Support for Governor Gray Davis also remains higher than it was in the months before September 11, with 51 percent of residents saying they approve of the way he is handling his job and 66 percent supporting his handling of terrorism and security issues. Interestingly, the state legislature has not seen a similar boost in ratings: 53 percent of Californians approve of the job the legislature is doing at this time, down from 56 percent in September 2000. And 61 percent say they approve of their local state legislators’ performance.
Close Races for Governor, Term Limits Initiative
Three months before the March 5th primary, former Los Angeles Mayor Richard Riordan holds a sizable lead over his two opponents for the Republican nomination for governor. Among likely GOP primary voters, 37 percent are inclined to vote for Riordan, 13 percent for Secretary of State Bill Jones, and 5 percent for businessman William Simon. However, the outcome of the primary race is far from settled: 45 percent of GOP primary voters say they are undecided. Independent voters – who under new open primary rules can choose from Republican or Democratic ballots – are more likely to say they will vote in the Republican primary rather than in the Democratic primary.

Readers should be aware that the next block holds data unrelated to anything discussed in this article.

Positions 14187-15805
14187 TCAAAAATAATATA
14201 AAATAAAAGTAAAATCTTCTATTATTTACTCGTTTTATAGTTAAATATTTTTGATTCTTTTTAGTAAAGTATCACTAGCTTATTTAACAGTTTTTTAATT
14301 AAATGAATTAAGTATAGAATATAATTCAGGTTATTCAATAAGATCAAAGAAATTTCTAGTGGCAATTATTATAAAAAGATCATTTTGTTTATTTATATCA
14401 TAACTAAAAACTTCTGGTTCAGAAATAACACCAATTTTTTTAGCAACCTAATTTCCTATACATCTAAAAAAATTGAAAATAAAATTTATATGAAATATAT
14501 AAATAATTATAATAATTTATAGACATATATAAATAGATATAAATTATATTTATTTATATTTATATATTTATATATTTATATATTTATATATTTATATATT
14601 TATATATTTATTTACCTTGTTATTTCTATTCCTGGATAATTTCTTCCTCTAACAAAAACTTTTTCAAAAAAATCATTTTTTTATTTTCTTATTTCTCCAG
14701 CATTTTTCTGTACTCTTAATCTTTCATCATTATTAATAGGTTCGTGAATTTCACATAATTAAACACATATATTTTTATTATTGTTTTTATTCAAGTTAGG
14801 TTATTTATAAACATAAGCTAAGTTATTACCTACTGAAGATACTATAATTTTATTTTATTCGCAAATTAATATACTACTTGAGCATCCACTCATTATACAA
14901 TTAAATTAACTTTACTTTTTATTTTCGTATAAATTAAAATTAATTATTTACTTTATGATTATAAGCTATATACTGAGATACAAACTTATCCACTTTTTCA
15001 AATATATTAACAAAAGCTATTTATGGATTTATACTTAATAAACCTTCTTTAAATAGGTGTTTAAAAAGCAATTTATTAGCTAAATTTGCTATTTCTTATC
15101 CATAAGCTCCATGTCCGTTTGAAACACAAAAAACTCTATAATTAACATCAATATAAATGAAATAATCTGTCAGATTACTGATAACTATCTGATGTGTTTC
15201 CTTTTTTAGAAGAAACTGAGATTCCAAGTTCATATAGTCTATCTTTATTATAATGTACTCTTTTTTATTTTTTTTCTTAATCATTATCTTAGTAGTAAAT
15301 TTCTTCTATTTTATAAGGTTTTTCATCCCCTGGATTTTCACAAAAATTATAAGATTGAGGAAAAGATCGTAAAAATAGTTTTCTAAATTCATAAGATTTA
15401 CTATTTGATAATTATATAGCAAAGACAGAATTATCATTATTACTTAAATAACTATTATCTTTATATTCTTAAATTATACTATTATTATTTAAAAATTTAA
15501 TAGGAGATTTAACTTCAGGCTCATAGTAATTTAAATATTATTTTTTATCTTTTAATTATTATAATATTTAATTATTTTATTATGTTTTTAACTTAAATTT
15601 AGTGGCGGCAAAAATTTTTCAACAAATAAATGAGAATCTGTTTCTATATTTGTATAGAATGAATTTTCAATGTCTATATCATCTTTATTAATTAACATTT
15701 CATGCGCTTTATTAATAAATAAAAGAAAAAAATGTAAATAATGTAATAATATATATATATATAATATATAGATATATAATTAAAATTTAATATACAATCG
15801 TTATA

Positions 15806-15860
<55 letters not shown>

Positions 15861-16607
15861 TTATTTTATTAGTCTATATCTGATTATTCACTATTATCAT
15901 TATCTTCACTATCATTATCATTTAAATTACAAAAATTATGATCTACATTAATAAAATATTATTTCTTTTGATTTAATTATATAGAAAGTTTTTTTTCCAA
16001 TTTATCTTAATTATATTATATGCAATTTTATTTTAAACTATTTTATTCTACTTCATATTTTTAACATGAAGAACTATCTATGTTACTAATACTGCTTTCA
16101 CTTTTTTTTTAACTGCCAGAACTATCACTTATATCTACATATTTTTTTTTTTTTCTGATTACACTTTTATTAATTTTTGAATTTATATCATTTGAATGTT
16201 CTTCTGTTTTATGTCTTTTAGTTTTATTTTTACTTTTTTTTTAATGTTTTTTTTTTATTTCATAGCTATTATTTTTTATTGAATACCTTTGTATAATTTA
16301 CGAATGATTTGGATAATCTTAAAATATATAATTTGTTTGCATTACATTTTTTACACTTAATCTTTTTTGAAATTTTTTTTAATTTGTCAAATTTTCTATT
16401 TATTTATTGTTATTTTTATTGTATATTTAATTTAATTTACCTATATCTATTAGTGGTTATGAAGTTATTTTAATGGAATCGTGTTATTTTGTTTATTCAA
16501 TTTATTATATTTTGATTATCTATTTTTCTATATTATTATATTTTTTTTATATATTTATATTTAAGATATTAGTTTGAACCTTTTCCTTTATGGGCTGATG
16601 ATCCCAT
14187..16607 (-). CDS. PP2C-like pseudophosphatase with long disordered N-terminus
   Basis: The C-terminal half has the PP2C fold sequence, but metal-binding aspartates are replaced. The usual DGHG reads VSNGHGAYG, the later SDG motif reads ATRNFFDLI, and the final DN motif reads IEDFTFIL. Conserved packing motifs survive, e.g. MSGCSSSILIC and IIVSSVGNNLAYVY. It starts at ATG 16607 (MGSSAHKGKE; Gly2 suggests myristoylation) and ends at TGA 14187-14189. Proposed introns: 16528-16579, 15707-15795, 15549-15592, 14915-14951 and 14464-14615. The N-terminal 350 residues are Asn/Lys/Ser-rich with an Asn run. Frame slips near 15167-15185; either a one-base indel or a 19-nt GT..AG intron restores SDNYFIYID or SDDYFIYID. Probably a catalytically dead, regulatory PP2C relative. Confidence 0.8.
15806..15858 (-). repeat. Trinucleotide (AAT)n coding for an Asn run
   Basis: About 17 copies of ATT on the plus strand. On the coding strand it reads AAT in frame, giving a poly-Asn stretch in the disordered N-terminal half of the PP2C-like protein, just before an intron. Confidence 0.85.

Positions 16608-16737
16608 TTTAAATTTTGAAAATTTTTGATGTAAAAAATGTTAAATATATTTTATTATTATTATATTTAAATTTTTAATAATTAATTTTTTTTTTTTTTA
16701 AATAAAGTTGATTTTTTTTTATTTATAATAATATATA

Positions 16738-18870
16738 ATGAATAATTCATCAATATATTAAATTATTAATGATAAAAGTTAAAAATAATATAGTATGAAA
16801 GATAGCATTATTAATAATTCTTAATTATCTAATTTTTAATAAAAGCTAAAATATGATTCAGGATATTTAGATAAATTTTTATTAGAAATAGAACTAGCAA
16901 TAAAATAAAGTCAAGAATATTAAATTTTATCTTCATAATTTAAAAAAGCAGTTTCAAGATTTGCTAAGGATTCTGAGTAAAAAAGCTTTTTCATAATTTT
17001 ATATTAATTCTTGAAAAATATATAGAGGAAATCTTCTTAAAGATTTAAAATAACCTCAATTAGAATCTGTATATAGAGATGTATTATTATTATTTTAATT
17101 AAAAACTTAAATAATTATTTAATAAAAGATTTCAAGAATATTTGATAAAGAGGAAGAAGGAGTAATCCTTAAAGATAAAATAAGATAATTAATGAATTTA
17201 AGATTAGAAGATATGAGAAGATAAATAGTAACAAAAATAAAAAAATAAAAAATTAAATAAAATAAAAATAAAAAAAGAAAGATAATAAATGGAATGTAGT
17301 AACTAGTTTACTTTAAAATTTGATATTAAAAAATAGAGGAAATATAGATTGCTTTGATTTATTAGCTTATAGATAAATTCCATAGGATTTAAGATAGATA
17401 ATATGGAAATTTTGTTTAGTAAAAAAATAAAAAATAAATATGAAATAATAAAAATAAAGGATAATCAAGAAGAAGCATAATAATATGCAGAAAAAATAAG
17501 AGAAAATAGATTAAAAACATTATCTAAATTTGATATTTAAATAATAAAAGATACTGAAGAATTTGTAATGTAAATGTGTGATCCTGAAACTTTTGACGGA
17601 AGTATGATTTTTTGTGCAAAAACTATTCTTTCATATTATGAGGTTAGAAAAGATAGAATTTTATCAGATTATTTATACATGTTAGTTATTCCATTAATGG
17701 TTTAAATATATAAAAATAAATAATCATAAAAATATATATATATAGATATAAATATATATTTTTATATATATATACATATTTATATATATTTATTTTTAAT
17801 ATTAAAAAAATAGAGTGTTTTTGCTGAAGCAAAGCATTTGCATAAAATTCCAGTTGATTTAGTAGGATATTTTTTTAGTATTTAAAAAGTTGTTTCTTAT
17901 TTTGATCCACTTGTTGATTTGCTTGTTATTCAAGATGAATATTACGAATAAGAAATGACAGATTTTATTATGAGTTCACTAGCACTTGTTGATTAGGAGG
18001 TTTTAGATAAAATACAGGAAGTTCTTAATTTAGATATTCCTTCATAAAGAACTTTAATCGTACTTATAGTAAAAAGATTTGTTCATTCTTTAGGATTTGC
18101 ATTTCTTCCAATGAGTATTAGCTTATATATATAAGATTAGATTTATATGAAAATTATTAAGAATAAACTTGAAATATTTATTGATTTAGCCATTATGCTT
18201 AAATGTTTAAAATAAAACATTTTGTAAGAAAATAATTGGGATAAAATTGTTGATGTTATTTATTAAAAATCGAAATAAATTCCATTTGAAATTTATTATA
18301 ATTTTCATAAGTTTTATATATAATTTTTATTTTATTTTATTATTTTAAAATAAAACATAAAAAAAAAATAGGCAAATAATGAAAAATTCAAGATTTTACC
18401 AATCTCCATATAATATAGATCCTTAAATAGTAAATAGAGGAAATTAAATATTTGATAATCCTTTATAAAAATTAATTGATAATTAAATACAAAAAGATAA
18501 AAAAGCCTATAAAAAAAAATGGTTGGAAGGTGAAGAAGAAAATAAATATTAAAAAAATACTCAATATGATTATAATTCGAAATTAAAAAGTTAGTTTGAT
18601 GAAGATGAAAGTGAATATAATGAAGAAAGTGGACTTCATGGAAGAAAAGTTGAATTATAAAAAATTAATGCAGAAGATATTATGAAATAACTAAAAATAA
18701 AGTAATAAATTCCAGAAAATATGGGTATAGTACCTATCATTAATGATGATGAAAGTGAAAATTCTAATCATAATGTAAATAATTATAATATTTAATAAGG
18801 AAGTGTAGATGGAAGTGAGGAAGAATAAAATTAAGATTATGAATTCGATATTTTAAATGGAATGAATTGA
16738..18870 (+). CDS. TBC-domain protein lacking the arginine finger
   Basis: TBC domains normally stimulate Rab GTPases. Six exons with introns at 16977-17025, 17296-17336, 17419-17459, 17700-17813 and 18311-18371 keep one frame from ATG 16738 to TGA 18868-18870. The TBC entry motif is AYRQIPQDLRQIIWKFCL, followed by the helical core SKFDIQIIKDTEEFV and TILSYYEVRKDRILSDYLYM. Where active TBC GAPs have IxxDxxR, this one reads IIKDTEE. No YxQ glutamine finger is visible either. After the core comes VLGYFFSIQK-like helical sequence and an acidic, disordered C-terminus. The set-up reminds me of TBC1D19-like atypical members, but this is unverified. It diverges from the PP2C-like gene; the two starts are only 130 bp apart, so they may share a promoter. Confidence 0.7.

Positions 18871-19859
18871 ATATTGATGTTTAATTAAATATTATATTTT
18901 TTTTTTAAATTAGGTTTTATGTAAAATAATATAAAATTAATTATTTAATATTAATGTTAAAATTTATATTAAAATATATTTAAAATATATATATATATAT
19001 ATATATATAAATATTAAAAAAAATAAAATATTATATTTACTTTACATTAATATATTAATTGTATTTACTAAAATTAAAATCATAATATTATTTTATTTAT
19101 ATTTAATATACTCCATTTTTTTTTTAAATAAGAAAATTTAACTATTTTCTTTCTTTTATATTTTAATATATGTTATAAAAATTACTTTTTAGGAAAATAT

The ratings boost Davis has received since September 11 has failed to give him an edge over Republican gubernatorial challenger Richard Riordan: In potential match-ups, Riordan holds a slight lead over Davis among likely voters (44% to 40%), with GOP voters more loyal to Riordan (76%) than Democrats are to Davis (64%). There are also interesting trends in the state’s Democratic strongholds: Davis has a 20-point lead in the San Francisco Bay area, while the two candidates are virtually tied in Los Angeles County. Davis currently leads in potential contests with Jones (45% to 35%) and Simon (46% to 31%).
“Davis falls short of majority support for his reelection bid in part because voters appear to have a split image of the governor, liking him but not his policies,” says PPIC Statewide Survey Director Mark Baldassare. Indeed, more than half of likely voters (58%) say they like Davis as a person, but almost as many (55%) do not like his policies. In all, only one in three voters say they like Davis and like his policies, while nearly an equal number say they dislike both Davis and his policies.